When we first started brainstorming The Inlet and what it might become, one of the first things the team collectively decided was that we wanted to explore and celebrate Hamilton’s hidden gems. Almost immediately, visions of Bonanza Bakery sandwiches began swirling in my head.
Tucked at the intersection of Catharine Street North and Murray Street East, Bonanza Bakery dominates the corner of a mostly residential street in a building that was once a house. A treasure hidden in plain sight in Hamilton’s North end, Bonanza has been serving up fresh bread, submarine sandwiches, and hot food for decades. It’s a favourite among employees at the Barton Street Jail, City workers, and hospital employees — to name only a few. It also has a champion in Max Kerman of Arkells who gave the bakery a shoutout during a 2015 acceptance speech at the Hamilton Music Awards and again in an article he wrote for Exclaim.
At first glance, Bonanza Bakery isn’t much to look at. The paint is peeling from the red-brick exterior and the signage seems to come from an era long gone. However, what Bonanza lacks in aesthetics, it compensates with taste. And on any given work day, just around lunch, people spill out of the bakery’s door, lining up for cold-cut sandwiches, pizza, and pastries.
Bonanza is cash-only, but you likely won’t need to make a trip to the bank machine. Most menu items can be bought with little more than pocket change. When it comes to Bonanza’s beloved deli sandwiches made on freshly baked bread, only the prosciutto and turkey bacon club cost $5 or more. The rest, including capicola, salami, mortadella, black forest ham, and Montreal smoked meat cost $4.50 or less. Even vegetarians will love the meat-heavy Bonanza Bakery. The veggie sub is best when you splurge for a cheese upgrade of Swiss, provolone, havarti, Jalapeno havarti or Mozzarella. Trust me: It’s worth the extra $1.25.
A 2012 Hamilton Spectator article claimed that Bonanza Bakery was then serving 500 sandwiches per day, a number that I expect has climbed. However, there are many other meals to try, including slab pizza, pasta, and seafood dishes. And don’t even think about leaving Bonanza without dessert. Handmade Portuguese tarts and cakes are also a large draw. Before you pay for your meal, take a peek at Bonanza’s fresh bread counter located directly behind the cash.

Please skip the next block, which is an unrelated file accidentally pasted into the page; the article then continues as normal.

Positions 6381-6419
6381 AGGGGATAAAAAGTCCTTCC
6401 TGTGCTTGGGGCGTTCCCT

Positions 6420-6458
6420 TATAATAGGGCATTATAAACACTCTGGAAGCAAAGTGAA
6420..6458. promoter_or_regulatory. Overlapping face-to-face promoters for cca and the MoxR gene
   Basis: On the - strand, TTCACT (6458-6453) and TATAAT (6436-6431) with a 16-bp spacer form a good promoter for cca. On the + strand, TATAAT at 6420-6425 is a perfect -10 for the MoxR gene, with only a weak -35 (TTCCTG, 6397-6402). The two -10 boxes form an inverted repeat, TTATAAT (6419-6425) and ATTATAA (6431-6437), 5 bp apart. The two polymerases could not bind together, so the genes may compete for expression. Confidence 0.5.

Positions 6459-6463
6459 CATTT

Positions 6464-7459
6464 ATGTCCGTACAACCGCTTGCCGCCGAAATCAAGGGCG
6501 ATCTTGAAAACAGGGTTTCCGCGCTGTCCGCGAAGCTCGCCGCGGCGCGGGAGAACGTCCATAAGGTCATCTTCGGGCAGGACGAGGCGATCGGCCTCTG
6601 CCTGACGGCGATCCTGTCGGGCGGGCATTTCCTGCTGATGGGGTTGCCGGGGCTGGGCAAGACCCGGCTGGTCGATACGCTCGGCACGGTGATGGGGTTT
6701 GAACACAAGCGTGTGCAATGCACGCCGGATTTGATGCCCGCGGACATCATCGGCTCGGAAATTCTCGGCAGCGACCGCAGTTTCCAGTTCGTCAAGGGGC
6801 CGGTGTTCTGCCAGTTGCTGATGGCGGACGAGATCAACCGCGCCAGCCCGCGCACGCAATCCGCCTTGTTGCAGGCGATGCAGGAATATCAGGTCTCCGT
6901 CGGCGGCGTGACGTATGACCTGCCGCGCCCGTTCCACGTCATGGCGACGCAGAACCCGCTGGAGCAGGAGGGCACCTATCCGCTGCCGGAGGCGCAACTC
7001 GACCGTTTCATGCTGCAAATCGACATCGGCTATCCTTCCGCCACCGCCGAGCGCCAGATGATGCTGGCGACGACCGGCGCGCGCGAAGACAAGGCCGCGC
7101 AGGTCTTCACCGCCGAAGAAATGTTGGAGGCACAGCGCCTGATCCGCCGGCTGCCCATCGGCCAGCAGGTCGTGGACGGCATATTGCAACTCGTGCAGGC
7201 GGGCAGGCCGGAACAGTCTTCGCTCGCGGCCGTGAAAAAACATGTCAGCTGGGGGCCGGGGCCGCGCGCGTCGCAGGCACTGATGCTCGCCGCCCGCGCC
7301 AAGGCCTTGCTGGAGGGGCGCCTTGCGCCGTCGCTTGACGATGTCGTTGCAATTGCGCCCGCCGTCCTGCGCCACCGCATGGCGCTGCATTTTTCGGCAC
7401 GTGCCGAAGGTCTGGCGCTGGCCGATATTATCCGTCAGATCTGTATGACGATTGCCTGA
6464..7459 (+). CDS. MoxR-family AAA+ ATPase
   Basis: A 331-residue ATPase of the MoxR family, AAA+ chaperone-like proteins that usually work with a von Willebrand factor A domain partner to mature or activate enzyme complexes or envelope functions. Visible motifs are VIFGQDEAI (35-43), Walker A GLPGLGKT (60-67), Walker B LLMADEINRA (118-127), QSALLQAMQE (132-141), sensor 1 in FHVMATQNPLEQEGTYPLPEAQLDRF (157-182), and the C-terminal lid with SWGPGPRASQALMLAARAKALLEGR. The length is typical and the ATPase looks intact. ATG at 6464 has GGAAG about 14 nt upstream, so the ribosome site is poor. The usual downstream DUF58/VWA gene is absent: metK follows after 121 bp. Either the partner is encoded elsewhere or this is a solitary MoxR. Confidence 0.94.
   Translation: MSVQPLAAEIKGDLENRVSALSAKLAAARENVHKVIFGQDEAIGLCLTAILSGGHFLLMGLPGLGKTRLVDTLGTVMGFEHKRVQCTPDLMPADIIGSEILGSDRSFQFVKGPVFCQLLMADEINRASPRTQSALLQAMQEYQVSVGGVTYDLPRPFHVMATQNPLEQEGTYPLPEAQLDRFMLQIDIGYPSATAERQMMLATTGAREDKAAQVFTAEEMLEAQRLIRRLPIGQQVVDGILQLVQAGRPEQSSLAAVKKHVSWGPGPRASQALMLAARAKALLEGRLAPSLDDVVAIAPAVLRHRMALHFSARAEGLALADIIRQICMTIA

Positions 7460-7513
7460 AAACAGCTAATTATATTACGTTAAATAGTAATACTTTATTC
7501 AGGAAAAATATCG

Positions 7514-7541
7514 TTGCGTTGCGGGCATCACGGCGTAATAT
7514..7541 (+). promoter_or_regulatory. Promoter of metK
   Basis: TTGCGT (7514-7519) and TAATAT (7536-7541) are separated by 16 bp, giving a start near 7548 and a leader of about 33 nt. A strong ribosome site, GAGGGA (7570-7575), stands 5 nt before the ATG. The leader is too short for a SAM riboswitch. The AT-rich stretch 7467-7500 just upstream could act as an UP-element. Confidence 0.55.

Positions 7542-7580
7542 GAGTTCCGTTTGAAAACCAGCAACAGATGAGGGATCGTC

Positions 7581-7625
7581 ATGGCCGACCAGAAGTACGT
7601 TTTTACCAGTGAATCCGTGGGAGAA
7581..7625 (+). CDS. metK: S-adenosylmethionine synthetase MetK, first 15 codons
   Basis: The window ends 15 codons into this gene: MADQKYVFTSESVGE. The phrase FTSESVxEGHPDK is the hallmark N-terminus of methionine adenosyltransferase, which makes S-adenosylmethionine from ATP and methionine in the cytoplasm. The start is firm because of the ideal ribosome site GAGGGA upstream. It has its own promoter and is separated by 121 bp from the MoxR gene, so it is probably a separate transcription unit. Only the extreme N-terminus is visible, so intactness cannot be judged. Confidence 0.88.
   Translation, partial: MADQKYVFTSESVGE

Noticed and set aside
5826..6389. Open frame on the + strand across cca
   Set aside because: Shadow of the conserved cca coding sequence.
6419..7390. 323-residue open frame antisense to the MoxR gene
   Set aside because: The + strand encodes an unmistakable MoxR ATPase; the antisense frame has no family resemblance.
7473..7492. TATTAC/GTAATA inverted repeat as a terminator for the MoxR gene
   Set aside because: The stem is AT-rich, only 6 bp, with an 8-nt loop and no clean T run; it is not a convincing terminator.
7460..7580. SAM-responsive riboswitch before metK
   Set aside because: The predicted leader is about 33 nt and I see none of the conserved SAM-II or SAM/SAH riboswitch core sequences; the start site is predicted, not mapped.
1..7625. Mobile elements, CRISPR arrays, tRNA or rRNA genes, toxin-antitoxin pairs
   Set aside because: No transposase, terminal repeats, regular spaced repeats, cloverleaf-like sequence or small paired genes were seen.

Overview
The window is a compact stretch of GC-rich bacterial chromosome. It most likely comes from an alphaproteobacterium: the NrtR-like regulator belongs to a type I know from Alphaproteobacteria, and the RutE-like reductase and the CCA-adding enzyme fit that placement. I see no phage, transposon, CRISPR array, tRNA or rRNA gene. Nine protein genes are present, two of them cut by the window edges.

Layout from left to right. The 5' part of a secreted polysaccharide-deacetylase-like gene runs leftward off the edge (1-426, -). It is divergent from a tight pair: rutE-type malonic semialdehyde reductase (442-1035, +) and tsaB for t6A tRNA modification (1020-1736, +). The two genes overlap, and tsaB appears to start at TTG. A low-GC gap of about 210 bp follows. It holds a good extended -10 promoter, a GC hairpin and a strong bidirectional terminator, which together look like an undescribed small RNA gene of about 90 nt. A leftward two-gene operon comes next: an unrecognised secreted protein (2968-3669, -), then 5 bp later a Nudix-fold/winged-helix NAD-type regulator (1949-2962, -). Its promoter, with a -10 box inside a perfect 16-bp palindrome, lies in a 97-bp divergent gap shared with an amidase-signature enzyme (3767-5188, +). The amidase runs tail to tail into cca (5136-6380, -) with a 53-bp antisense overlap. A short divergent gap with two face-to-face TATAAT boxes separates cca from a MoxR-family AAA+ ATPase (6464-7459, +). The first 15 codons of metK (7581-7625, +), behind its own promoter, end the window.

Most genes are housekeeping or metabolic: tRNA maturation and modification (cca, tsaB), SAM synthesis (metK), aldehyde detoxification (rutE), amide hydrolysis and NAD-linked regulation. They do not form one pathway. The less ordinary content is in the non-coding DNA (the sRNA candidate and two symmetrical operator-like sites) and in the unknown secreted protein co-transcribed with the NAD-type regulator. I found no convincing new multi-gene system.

While Bonanza doesn’t offer any seating, on a sunny day, stay in the neighbourhood for a picnic. Just steps away from the bakery is the Mary Street Pedestrian Bridge and the Cancord site of the Hamilton Victory Gardens. The Hamilton Victory Gardens is a not-for-profit team of community volunteers dedicated to alleviating hunger and food insecurity using urban agriculture. The Cancord site was established in 2012 and has 196 raised garden beds, growing dozens of types of vegetables and fruit to be donated to local food banks and meal programs. With a number of shaded picnic tables and a lot of green space, it’s the perfect place for a picnic lunch.
Bonanza Bakery is perfect for fans of inexpensive, unpretentious meals, but if you’re hungry for dinner, get there early. Bonanza is open until 5:30 p.m. on weekdays, but only until 4:00 p.m. on Saturdays. Perfect for early risers, it opens at 7:00 a.m. every day except Sundays.
Monday-Friday: 7:00 a.m. – 5:30 a.m.
Saturday: 7:00 a.m. – 4:00 p.m.
Sunday and Holidays: Closed
100 Murray Street East